It is believed that uniformity of traffic can be achieved by an appropriate design of communication protocols executable by the processors. Independence of traffic can be ensured by transmitting each message in two phases through a uniformly and independently selected intermediate processor. Thus, departures from independence of traffic should cause no more than a factor of two degradation.

Random conflict resolution can be ensured by design of the crossbars. However, this may be costly for two reasons. First, either random numbers must be generated in the processors, transmitted with the messages and captured by the crossbars, or they must be generated by the crossbars themselves. Second, the uniform selection of a competing input is a logically complicated function requiring many gates for its realization.

Illustratively, conflict resolution occurs between inputs i1, . . . , is First, where a local random experiment is performed, it is necessary to determine the number of conflicting requests s. Next, it is necessary to pick a random number r between 1, . . . ,s and connect the input ir to the output. Alternatively, the processors send random numbers r1, . . . rs together with a request to connect i1, . . . , is to a predetermined output. In this regard, it is necessary to receive r1, . . . , rs, determine the largest, say rmax (not guaranteed to resolve conflict). Lastly, it is necessary to connect the input imax . It is also to be noted that the above mechanism has to be replicated for each output.

THE INVENTION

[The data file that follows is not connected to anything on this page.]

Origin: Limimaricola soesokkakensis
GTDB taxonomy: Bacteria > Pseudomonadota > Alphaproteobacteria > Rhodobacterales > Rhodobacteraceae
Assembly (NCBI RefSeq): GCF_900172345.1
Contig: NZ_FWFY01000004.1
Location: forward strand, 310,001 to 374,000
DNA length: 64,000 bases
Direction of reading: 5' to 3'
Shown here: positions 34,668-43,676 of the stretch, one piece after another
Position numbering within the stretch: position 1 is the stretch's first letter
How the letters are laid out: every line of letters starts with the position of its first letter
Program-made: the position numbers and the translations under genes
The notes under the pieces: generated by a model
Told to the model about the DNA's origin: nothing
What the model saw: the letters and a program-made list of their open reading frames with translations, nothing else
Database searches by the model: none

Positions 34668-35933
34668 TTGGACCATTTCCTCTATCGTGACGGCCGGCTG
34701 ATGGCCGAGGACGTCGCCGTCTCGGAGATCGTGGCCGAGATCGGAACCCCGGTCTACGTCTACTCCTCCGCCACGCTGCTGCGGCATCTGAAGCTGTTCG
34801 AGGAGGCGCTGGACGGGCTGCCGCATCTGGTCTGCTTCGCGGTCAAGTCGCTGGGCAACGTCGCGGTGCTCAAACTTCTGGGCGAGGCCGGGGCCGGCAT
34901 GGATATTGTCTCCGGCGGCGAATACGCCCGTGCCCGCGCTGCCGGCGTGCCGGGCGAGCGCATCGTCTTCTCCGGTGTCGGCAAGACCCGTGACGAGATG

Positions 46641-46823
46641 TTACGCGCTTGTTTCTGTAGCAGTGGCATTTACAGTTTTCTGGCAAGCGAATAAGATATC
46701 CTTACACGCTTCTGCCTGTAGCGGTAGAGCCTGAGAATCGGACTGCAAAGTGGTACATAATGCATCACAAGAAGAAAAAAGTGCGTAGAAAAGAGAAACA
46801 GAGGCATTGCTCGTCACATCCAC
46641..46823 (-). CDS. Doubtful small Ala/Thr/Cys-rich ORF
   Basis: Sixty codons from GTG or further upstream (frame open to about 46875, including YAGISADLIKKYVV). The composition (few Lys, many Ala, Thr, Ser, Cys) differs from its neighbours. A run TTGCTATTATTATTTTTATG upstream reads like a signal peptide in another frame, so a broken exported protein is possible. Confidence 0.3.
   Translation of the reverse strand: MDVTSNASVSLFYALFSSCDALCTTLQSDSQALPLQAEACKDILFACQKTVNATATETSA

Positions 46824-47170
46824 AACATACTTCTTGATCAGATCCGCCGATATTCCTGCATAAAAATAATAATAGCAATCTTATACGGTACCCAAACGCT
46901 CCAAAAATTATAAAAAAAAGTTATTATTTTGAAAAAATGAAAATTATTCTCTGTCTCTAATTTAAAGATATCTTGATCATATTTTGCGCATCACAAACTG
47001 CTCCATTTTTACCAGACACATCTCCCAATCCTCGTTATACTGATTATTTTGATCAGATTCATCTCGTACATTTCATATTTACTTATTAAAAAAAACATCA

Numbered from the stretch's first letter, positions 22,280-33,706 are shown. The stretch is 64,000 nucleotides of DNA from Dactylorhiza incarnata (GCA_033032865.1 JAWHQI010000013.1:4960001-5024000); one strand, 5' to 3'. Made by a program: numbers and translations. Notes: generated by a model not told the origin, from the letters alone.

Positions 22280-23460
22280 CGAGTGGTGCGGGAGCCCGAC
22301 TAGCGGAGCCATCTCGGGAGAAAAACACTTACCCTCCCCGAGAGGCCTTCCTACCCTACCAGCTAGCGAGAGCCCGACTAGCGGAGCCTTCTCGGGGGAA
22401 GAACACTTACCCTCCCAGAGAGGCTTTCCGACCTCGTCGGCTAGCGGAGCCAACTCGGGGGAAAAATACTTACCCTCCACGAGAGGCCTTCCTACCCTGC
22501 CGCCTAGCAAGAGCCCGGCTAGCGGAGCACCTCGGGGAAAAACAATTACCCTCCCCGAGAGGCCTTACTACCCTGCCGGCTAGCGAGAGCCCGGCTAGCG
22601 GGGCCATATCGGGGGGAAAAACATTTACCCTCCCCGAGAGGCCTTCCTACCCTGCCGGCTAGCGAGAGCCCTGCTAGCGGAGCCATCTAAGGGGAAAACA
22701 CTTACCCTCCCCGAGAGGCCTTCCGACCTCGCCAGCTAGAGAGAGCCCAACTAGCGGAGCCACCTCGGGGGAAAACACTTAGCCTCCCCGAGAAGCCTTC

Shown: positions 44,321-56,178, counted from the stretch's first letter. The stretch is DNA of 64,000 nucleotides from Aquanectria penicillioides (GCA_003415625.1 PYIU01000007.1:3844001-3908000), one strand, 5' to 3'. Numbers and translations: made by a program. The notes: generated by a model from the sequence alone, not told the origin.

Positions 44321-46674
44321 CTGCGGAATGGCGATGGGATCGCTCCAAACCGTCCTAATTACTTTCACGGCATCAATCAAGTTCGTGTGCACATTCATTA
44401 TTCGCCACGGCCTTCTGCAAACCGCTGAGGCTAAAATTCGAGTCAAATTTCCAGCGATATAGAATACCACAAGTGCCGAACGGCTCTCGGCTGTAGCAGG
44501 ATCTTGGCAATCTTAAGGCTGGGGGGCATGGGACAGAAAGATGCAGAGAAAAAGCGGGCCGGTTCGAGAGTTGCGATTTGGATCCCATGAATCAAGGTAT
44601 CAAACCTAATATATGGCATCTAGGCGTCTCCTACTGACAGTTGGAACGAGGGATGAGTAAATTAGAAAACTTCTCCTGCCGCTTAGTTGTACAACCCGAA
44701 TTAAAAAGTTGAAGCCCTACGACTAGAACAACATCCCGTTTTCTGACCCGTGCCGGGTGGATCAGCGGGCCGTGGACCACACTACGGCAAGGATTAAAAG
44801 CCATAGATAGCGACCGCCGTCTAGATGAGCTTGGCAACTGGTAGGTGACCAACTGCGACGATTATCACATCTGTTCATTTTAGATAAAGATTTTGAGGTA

It is accordingly an object of this invention to devise a method for modifying the resolution bias of a crossbar switch having fixed priority resolution. It is a related object that such method avoids the cost and delay associated with the random conflict resolution of the prior art.

The foregoing objects are satisfied by replacing the above-described method of random conflict resolution by a fixed priority conflict resolution together with random restraint on the side of the participating processors.

The invention is manifest as a method for modifying the resolution bias of a crossbar switch having a fixed priority resolution, the switch communicatively coupling requesting ones of a plurality of processors. The method steps comprise (a) setting a threshold at each processor such that there exists a bias created in favor of the lowest priority processors; and (b) at each processor, performing a random experiment whose outcome determines whether the processor accesses the switch by generating a random number and then accessing the switch only if the number exceeds the threshold. The threshold magnitudes are functions of the number of processors and their priority, which processors constitute the parallel computer.